Significantly, though, this disappearance appeared on my Facebook feed just a day after a series of lawyers around the country filed suits against Trump’s executive order on behalf of clients stuck in limbo. And also significantly, judges had ruled in their favor with a remarkable swiftness, most notably with U.S. District Judge James Robart staying the entirety of the order on February 4th. I read about hundreds of lawyers volunteering at airports to help those who were stuck or detained. While lawyers (especially “cause lawyers” and those working in immigration) certainly bring their own brands of radicalism to social struggles, as a group lawyers are rarely seen to be poster children of opposition. And yet, with actions and motions that were rapid and decisive, the lawyers had taken up their place in the resistance, alongside the protesters. Moreover, some of the judges seemed to be following them.

Asylum seekers waiting in line to speak with advocacy lawyers at an NGO in Athens, Greece, March 2008. Photo by Heath Cabot.

When doing research in Greece with asylum advocates in the mid-2000s, I became well versed in the tactics of immigration and human rights lawyers who work always on the aberrant and uneven edges of the law. As Tobias Kelly’s and Anthony Good’s contributions here both emphasize, this executive order is shocking but not utterly exceptional, even if it may be unprecedented. The exclusion of non-citizens, and the ongoing contraction of spaces of refuge, have become guiding poles for immigration policy throughout the U.S., Europe, and Australia; even as Canada is often praised for its comparative openness, their immigration regime is about keeping people out and, very selectively, letting some in. Lawyers working in such fields are accustomed to the hard and often slow labor of cutting in around those edges: capitalizing on exceptions; making use of procedural errors; capitulating pragmatically to the status quo while slowly chipping away at it case by case. During my research on asylum, in a context that often seemed utterly overdetermined by flagrant forms of injustice, lawyers highlighted for me an important, if less spectacular, approach to the struggle for justice: grounded on hard work, pragmatism, calculated risk, and decisiveness when the moment demands it.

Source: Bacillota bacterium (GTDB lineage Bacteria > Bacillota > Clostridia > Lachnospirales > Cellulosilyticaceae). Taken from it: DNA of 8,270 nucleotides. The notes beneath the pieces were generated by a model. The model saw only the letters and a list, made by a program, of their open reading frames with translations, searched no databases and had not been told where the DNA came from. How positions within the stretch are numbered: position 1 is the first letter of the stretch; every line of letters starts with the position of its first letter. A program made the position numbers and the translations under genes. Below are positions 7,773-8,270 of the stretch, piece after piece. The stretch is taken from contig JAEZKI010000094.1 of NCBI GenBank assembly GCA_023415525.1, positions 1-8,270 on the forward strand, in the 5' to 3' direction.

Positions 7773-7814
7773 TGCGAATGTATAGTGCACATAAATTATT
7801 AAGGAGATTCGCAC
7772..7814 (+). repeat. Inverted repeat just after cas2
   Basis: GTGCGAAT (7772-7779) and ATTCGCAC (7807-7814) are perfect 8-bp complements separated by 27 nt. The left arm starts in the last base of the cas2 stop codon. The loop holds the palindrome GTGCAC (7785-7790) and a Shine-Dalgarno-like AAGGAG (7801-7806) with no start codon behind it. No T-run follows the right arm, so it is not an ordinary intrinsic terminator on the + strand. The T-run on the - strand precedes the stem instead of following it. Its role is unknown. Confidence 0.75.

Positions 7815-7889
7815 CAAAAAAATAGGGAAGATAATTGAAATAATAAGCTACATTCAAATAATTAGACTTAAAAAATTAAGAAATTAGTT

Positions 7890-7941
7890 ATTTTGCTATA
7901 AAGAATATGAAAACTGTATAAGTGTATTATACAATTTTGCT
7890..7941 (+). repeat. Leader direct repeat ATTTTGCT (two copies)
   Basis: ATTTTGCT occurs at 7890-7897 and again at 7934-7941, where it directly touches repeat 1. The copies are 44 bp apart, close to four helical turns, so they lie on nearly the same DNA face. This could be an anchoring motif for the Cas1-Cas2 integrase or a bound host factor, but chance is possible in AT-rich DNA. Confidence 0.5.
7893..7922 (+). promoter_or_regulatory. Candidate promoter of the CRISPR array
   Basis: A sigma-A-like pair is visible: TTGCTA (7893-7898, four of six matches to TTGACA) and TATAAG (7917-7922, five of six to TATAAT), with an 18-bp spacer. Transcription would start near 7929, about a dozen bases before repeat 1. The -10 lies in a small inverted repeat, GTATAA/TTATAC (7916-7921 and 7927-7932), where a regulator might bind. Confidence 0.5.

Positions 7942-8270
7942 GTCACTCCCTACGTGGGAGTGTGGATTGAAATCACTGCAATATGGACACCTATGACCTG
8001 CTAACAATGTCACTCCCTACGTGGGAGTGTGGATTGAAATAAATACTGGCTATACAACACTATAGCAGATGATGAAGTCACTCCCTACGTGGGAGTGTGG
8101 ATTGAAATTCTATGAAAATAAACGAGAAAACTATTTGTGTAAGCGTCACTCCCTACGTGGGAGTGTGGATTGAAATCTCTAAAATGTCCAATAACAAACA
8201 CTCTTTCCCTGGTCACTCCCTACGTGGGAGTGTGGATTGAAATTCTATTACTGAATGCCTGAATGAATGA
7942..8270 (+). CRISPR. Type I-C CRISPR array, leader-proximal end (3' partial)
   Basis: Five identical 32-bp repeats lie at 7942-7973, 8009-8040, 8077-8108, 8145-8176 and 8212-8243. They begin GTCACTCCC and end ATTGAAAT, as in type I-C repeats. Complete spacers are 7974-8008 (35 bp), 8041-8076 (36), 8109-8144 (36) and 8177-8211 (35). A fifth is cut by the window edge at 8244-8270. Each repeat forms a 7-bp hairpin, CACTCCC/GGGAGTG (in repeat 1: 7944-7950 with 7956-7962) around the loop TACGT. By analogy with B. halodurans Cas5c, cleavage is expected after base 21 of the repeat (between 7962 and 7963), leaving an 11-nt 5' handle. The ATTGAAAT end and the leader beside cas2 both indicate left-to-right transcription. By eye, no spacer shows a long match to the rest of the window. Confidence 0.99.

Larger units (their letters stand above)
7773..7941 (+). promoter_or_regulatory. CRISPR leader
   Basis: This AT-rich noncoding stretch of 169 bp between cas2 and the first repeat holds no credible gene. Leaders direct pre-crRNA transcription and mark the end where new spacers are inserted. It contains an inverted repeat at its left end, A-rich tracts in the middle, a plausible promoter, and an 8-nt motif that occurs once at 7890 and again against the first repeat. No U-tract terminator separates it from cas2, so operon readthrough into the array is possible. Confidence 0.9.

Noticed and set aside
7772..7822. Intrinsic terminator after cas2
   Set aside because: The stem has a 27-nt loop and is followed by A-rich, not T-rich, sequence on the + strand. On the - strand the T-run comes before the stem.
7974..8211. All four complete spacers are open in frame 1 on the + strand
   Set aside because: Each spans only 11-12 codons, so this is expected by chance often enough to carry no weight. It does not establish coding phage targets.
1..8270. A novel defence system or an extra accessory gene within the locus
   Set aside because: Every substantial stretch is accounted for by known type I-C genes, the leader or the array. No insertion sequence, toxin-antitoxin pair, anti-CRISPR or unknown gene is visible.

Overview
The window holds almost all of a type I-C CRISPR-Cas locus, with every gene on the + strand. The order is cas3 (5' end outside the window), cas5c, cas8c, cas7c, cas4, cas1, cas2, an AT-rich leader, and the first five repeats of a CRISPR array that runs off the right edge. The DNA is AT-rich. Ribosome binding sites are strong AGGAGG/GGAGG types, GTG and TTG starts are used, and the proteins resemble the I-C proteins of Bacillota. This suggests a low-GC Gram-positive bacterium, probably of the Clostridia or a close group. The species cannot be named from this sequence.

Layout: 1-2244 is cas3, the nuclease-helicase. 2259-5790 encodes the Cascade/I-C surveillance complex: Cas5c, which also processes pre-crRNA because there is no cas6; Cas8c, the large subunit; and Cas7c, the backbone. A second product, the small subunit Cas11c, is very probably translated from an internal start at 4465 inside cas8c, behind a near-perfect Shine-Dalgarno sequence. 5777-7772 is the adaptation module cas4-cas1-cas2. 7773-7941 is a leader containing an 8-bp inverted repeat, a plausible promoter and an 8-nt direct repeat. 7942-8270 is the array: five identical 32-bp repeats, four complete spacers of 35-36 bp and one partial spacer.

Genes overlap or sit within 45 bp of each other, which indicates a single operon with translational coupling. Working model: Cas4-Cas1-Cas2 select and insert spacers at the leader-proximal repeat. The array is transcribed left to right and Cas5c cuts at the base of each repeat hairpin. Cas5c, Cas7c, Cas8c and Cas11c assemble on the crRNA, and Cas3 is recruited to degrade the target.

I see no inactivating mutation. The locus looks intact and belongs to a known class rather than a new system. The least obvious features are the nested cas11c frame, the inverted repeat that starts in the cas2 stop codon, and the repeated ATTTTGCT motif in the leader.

The lawyers—with their signature long hours, paperwork, and endurance—have countered the blustering, chaotic, and accelerated nature of Trump’s executive speech. We do not know what will become of these cases, and how the rest of the justices will receive them. We also do not know what will happen to the relationship between law and its enforcement—and how these different regimes of law (executive and judicial) will interact. There likely will be confusion and chaos, leaving much to aspects of interpretation and the gray zones of the law. Even after a judge issued the first emergency stay for citizens from the affected countries who had already arrived or were in transit, border agents remained unclear as to what they should do, and largely adhered to the order.

Still, here at PoLAR and APLA we thought it high time that we bring the judiciary back, so to speak, and put questions of justice back at the center of the analysis. We have thus invited a diverse group of scholars engaged with the study of borders, broadly conceived, to comment on this order critically, or suggest ways forward with regard to advocacy. This first installment, with pieces by Nicole Constable, Anthony Good, Tobias Kelly, and John Torpey, reflects the various poles of outrage, dismay, and analytical vigor with which engaged scholars are seeking to make sense of this political moment. Critical scholarship in law and politics, such as that which we aim to publish in Political and Legal Anthropology Review, is at its core concerned with the analysis of (in)justice, and the role of law and politics in making the world a better place — or in turning it upside down.


Heath Cabot is Assistant Professor of Anthropology at the University of Pittsburgh. She is also co-editor-in-chief of PoLAR: Political and Legal Anthropology Review. She is a political and legal anthropologist whose research examines citizenship, ethics, and rights in Europe, with a focus on Greece. She is author of On the Doorstep of Europe: Asylum and Citizenship in Greece (Penn Press 2014). 

Works Cited

Austin, J.L. 2001 [1962]. How To Do Things With Words. Cambridge, Massachusetts: Harvard University Press.